In my post this morning about new rules for WV’s renewable energy credit certification at the PSC, I noted that FirstEnergy wants to keep existing laws that require small solar producers to buy extra equipment to meter their electricity production. Solar power producers report their production figures to state authorities because the renewable energy credits they sell are based on production. Generators are paid a certain amount per megawatt hour or 1000 kilowatt hours. In states that have real markets, unlike WV which has none, one of these megawatt hours is referred to as a solar renewable energy credit or SREC.
So FirstEnergy wants to force WV producers to buy special meters, when their inverters come equipped with meters from the factory. FirstEnergy apparently thinks revenue quality meters, like the electric meter on your house, are more accurate than the factory meters on solar power inverters. I know this is not true, because FirstEnergy replaced my mechanical electric meter with a “revenue quality” digital meter when I started net metering. FirstEnergy came back after a few months and replaced that meter because they said it was not accurate.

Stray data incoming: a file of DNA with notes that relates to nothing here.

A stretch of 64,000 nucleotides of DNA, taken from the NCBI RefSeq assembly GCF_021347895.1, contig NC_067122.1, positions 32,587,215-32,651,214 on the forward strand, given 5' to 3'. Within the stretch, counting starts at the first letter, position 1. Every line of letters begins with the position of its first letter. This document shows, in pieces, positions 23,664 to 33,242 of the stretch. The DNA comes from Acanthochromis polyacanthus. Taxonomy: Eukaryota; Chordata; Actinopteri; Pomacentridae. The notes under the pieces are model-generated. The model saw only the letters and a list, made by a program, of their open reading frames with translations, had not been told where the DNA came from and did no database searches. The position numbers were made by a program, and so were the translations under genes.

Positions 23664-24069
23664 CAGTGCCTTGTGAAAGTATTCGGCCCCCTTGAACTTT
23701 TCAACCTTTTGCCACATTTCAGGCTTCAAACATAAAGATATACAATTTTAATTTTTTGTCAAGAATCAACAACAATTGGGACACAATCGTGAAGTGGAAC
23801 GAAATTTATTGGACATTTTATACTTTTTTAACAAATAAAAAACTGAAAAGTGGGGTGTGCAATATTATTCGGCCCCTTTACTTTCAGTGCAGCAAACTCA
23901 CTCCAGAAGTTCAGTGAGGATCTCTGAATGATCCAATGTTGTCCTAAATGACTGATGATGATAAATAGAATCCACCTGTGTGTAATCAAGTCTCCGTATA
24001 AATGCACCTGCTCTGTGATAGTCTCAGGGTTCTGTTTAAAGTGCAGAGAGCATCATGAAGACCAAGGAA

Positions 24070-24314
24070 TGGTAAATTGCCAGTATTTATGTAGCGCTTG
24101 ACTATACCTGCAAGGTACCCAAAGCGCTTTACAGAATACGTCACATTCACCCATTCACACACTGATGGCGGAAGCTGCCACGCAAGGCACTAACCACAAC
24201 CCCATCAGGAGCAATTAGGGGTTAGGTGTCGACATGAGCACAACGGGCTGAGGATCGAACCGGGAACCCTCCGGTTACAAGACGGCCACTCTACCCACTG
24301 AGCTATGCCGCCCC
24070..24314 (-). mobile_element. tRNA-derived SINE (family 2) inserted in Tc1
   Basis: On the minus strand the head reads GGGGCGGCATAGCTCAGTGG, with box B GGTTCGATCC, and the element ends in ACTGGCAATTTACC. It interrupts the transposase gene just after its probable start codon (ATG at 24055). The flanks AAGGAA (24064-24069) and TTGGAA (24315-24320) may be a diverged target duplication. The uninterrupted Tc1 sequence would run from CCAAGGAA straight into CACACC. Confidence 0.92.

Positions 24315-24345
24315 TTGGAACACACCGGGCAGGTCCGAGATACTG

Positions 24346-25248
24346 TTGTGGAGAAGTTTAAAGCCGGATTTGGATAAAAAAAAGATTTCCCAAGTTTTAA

In WV, FirstEnergy wants to make solar power producers pay for redundant equipment to save a few kilowatt hours. In Ohio, however, FirstEnergy scammed that state’s renewable energy credit market with the credits the company generated and soaked OH rate payers for $130 million. And Ohio’s PSC, PUCO, has ruled that FirstEnergy only has to refund $43 million of it. That’s a good deal for FirstEnergy. In fact, you might even call it an incentive.
In my life, I have found that people who cheat tend to assume that everyone else is cheating. The people who run FirstEnergy think everyone is out to cheat the renewable energy credit system because they cheat on such a massive scale whenever they can.